Provisional release under judicial control
On 28 May 2020, the Constitutional Court delivered a Judgement on the exception of unconstitutionality of Article 191 para. (2) of the Criminal Procedure Code (Judgement no. 15 of 28.05.2020).
The Court mentioned that preventive measures are institutions of procedural law of a coercive nature aiming to ensure the proper conduct of criminal proceedings. They concern the freedom of the accused and have the effect of either deprivation of liberty or restriction of the freedom of movement.
The Court noted that, according to Article 175 para. (5) of the Criminal Procedure Code, provisional release under judicial control and provisional release on bail are preventive measures alternative to arrest and can be applied only to the person in respect of whom an arrest warrant has been filed or to the accused who is already arrested.
After analyzing Article 176 para. (1) of the Criminal Procedure Code, the Court noted that preventive measures may be applied by the prosecutor, ex officio or at the proposal of the prosecuting authority, or, as the case may be, by the Court, only when there are sufficient reasonable grounds to assume that the accused may hide from the prosecuting authority or the court, put pressure on witnesses, destroy or damage evidence or otherwise prevent the establishment of the truth in criminal proceedings, or commit other crimes or that his release will cause public disorder.
At the same time, the Court held that, under Article 191 para. (2) of the Criminal Procedure Code, provisional release under judicial control does not apply to the accused if there are data that he will commit another crime, try to influence witnesses or destroy evidence, hide from the prosecuting authority, from the prosecutor or, as the case may be, from the court.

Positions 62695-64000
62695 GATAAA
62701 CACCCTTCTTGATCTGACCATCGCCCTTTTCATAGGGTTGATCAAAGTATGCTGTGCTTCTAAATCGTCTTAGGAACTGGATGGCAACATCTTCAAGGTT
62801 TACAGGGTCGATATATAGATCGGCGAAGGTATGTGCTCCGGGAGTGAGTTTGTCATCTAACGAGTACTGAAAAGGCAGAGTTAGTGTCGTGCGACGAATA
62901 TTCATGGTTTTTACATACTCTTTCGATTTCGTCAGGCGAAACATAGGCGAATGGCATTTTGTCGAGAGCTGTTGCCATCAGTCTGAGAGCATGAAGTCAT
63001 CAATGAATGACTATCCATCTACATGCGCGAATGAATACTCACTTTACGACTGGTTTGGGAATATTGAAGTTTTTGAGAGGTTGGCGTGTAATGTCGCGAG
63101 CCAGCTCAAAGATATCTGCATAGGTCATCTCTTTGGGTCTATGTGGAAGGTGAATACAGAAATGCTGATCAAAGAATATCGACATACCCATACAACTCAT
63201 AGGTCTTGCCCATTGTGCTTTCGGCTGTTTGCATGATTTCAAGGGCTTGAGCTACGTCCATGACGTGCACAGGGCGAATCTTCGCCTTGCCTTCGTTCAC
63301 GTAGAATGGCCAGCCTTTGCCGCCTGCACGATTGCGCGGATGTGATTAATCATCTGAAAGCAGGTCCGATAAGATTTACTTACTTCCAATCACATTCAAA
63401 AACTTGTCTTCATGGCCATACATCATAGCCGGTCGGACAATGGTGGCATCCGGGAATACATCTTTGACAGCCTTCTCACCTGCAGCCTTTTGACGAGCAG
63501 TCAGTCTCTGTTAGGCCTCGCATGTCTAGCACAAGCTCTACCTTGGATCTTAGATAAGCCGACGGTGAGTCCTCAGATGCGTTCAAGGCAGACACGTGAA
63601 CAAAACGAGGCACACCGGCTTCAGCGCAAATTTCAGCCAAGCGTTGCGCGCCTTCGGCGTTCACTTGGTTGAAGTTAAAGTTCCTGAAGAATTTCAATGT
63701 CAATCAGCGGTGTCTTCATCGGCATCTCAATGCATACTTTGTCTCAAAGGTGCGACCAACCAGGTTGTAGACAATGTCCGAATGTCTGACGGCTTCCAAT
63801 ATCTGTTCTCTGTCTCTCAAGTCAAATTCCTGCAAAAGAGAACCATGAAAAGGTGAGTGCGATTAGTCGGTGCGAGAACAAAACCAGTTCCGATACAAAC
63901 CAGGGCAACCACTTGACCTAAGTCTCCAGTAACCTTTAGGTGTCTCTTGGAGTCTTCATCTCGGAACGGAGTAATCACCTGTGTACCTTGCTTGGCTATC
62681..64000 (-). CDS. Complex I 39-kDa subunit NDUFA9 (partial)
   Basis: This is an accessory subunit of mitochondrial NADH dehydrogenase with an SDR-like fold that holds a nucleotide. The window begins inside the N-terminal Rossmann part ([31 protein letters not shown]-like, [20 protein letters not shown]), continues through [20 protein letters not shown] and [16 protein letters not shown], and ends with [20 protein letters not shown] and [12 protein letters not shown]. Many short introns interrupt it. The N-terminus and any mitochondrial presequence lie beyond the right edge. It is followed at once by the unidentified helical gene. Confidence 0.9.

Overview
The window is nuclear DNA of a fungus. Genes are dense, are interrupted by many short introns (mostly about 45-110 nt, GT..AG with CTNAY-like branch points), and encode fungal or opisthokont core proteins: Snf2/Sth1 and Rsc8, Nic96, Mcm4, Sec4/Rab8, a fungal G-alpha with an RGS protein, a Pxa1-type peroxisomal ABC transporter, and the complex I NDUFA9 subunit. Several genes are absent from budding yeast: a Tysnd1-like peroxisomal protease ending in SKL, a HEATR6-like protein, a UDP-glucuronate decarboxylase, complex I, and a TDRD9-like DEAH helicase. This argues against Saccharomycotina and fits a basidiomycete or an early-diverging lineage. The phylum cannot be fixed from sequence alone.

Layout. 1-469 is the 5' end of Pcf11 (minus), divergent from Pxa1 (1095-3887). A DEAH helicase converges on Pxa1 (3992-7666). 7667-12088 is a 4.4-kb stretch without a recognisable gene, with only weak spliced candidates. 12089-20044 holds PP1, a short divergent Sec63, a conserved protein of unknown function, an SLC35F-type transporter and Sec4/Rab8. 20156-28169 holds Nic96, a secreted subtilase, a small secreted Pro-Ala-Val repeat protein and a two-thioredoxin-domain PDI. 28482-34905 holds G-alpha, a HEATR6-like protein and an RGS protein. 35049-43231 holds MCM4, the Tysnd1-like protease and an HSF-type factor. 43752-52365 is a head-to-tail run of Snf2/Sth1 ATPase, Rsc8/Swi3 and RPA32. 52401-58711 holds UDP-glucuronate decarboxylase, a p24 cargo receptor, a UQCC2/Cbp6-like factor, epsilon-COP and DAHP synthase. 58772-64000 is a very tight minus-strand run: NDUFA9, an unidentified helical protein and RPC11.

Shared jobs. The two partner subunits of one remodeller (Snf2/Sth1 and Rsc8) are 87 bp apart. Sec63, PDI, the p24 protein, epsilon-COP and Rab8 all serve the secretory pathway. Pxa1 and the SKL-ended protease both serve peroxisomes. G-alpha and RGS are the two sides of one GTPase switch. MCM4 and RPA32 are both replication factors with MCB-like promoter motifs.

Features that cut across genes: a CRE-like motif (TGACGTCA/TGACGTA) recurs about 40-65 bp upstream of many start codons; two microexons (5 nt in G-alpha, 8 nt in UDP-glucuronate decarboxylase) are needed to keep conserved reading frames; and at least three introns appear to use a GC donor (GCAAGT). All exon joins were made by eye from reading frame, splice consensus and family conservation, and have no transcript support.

Thus, the Court considered that the grounds for applying provisional release under judicial control are divergently regulated by two provisions of the same normative act, and this normative inconsistency creates legal uncertainty and it is likely to affect the right to individual liberty and security of the person.
The Court emphasized that, in the absence of clarity in the criteria and conditions for the application of the preventive measure of provisional release under judicial control, the law does not provide sufficient protection against arbitrary interference and does not allow the person to establish his/her conduct and foresee with sufficient certainty the application of this preventive measure.
The Court noted that the provisions of Article 191 para. (2) of the Criminal Procedure Code do not pass the test of the quality of the law. They are in breach of Article 25 in conjunction with Article 23 para. (2) of the Constitution and are, therefore, unconstitutional.
The Court also noted that, although the author in the application did not invoke the provisions of Article 192 para. (2) of the Criminal Procedure Code, they are directly connected to the impugned provisions.
The Court being the master of in matters of constitutional review and taking into account the need for the uniform application of the framework regarding preventive measures in the entirety of the national legislation, pursuant to Article 6 para. (3) of the Constitutional Jurisdiction Code, the Court found that the provisions of Article 192 para. (2) of the Criminal Procedure Code, which establish a legislative solution similar to the criticized provisions, are unconstitutional.
The Court found Articles 191 para. (2) and 192 para. (2) of the Criminal Procedure Code unconstitutional.